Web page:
Contemplating a caravan of people fleeing Central America in search of a new home in the United States in 2018, Rod Dreher asserts:

The Bible tells Christians to love their neighbors as they love themselves. But who is their neighbor? The man next door? Yes. The people who live across town? Surely. Those who live in another part of their country? Okay. People from another country who want to settle in their country? Erm….

If everybody is your neighbor, then nobody is.40

Political theologian Oliver O’Donovan expresses the same point in more sophisticated terms, warning against ‘complacent forms of universalism … which may amount to not much more than universal indifference, for … to love everybody in the world equally is to love nobody very much.’ O’Donovan reads in the parable of the good Samaritan a clear rebuke of ‘racial or class self-love’ within any society, but he suggests that it also draws our attention to ‘an urgent form of contingent proximity’. The priest, the Levite, and the Samaritan, after all, happened to be going down the road where the beaten man lay in need. It was this contingent proximity to the man that generated the obligation to help him. ‘Far from denying the significance of proximate relations, the parable discovers them where they are not looked for, nearer to us and under our very noses.’41

Without challenging in the least the ‘significance of proximate relations’, brief contemplation of today’s globalised world quickly makes clear that sovereign states are typically more relationally proximate to distant, displaced strangers than they tend to admit. Indeed, it turns out that, rather than having the effect of circumscribing the biblical call to welcome the stranger, as some would have it, consideration of the present realities of our international system of sovereign states actually amplifies this call.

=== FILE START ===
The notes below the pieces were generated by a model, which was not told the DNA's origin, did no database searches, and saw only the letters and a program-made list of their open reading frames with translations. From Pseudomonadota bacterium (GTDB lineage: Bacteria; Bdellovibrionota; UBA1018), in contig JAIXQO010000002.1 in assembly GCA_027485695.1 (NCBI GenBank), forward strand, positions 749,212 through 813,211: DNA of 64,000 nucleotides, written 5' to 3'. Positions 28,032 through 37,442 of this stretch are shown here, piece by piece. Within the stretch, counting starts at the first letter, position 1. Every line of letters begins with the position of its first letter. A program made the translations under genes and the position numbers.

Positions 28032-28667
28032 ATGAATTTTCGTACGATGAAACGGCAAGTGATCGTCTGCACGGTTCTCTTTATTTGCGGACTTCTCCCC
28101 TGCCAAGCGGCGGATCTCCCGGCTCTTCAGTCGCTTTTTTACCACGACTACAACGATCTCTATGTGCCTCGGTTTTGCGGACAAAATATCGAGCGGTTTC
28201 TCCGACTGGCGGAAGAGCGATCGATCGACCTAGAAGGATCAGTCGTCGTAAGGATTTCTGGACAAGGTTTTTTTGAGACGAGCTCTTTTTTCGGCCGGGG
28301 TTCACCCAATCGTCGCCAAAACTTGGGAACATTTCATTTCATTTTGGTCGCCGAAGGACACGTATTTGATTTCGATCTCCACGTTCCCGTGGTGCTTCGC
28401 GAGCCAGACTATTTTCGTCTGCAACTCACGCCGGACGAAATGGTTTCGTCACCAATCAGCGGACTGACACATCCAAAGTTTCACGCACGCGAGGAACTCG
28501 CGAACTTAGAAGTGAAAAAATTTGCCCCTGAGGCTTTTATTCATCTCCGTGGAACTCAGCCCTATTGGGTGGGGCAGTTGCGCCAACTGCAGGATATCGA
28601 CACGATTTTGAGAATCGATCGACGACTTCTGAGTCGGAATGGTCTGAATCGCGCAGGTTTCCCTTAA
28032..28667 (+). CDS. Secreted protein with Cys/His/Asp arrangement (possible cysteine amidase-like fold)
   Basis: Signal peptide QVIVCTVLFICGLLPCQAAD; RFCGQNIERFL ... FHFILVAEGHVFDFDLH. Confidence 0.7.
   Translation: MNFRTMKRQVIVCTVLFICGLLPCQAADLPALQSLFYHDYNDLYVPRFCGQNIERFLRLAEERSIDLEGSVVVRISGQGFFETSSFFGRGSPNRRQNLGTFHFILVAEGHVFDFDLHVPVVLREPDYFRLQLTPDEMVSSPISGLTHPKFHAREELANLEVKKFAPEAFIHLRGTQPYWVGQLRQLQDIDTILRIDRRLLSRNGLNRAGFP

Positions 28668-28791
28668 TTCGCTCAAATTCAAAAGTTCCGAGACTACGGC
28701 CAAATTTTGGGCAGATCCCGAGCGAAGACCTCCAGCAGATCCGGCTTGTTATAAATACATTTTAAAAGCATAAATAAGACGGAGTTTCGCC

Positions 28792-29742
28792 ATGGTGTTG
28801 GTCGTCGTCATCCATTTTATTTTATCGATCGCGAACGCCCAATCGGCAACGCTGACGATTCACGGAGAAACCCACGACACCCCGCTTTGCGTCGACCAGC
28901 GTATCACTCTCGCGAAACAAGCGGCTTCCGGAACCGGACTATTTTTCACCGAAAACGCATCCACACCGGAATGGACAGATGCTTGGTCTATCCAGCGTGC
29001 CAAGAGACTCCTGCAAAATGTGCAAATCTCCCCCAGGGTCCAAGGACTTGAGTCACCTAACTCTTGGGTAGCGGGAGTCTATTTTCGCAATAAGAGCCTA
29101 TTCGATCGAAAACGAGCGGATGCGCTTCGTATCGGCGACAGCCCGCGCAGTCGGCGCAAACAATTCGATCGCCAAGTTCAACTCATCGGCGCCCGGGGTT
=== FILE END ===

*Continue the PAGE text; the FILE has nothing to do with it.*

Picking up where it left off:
There are two steps to this counter-argument. First, in the globalized world of today, many sovereign governments tend to be not only well aware of the suffering of many distant and vulnerable people, but also capable of offering them much needed neighbour-love. Displaced peoples may oftentimes be geographically far from away, but they are nevertheless in an important sense, to use O’Donovan’s words, ‘under our very noses’.42 Certainly, we should be wary of the temptation to espouse an abstract love of ‘humanity’ while neglecting to love those nearest to us. Jean-Jacques Rousseau rightly rebuked ‘those cosmopolitans who go to great length in their books to discover duties they do not deign to fulfil around them’ and who ‘love the Tartars so as to be spared having to love [their] neighbours’.43 It would be similarly concerning if any of us were to individually or collectively occupy ourselves with championing the plight of distant Rohingya people, displaced within or beyond Myanmar, for example, while caring little for indigenous peoples and others dispossessed and dishonoured within political communities to which we belong. At the same time it is impossible to pretend that the wider world does not know of the persecution and suffering of the Rohingya, or of Syrian, or South Sudanese, or Venezuelan civilians, internally displaced within their countries of origin, or in refugee camps or urban centres in neighbouring countries, or on the move in continued search for asylum.